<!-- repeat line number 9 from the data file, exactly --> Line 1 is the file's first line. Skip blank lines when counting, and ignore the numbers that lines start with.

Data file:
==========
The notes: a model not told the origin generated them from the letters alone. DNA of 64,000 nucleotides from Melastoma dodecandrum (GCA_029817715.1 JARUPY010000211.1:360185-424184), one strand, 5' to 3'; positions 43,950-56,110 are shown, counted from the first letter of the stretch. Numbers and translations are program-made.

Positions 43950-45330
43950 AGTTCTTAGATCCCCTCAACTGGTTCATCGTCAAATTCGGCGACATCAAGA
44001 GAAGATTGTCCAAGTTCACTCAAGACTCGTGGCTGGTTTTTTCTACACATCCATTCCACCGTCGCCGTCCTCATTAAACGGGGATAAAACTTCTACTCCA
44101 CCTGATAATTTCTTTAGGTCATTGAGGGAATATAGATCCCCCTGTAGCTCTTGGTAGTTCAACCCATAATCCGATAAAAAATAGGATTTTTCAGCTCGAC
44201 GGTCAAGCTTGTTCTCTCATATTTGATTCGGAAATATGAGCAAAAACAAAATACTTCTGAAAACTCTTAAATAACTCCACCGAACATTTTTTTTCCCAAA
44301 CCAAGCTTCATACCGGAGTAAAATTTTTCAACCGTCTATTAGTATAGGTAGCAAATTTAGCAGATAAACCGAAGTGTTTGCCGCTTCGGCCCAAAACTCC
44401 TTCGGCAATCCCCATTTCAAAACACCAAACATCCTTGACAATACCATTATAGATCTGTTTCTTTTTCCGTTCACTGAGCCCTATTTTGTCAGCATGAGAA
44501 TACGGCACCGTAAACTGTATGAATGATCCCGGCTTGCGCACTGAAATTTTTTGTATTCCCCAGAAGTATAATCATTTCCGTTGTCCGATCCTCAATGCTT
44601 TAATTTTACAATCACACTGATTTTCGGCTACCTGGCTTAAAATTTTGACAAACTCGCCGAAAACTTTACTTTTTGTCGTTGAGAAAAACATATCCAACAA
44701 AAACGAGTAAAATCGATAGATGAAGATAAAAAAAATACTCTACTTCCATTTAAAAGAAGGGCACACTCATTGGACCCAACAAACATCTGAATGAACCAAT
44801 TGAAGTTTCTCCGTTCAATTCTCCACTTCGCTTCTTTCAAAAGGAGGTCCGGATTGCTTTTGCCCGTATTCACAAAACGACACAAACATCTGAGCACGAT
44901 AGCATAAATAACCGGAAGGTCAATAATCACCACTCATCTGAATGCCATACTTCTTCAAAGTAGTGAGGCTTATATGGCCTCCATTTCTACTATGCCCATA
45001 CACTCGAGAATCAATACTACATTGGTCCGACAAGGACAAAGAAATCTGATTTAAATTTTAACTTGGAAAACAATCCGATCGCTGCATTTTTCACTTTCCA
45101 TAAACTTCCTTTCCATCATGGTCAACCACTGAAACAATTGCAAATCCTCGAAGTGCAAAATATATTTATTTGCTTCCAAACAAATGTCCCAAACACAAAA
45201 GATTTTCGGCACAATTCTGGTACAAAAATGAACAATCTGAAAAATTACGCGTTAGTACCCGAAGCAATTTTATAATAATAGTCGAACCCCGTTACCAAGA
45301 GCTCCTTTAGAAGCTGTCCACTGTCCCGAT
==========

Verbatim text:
44501 TACGGCACCGTAAACTGTATGAATGATCCCGGCTTGCGCACTGAAATTTTTTGTATTCCCCAGAAGTATAATCATTTCCGTTGTCCGATCCTCAATGCTT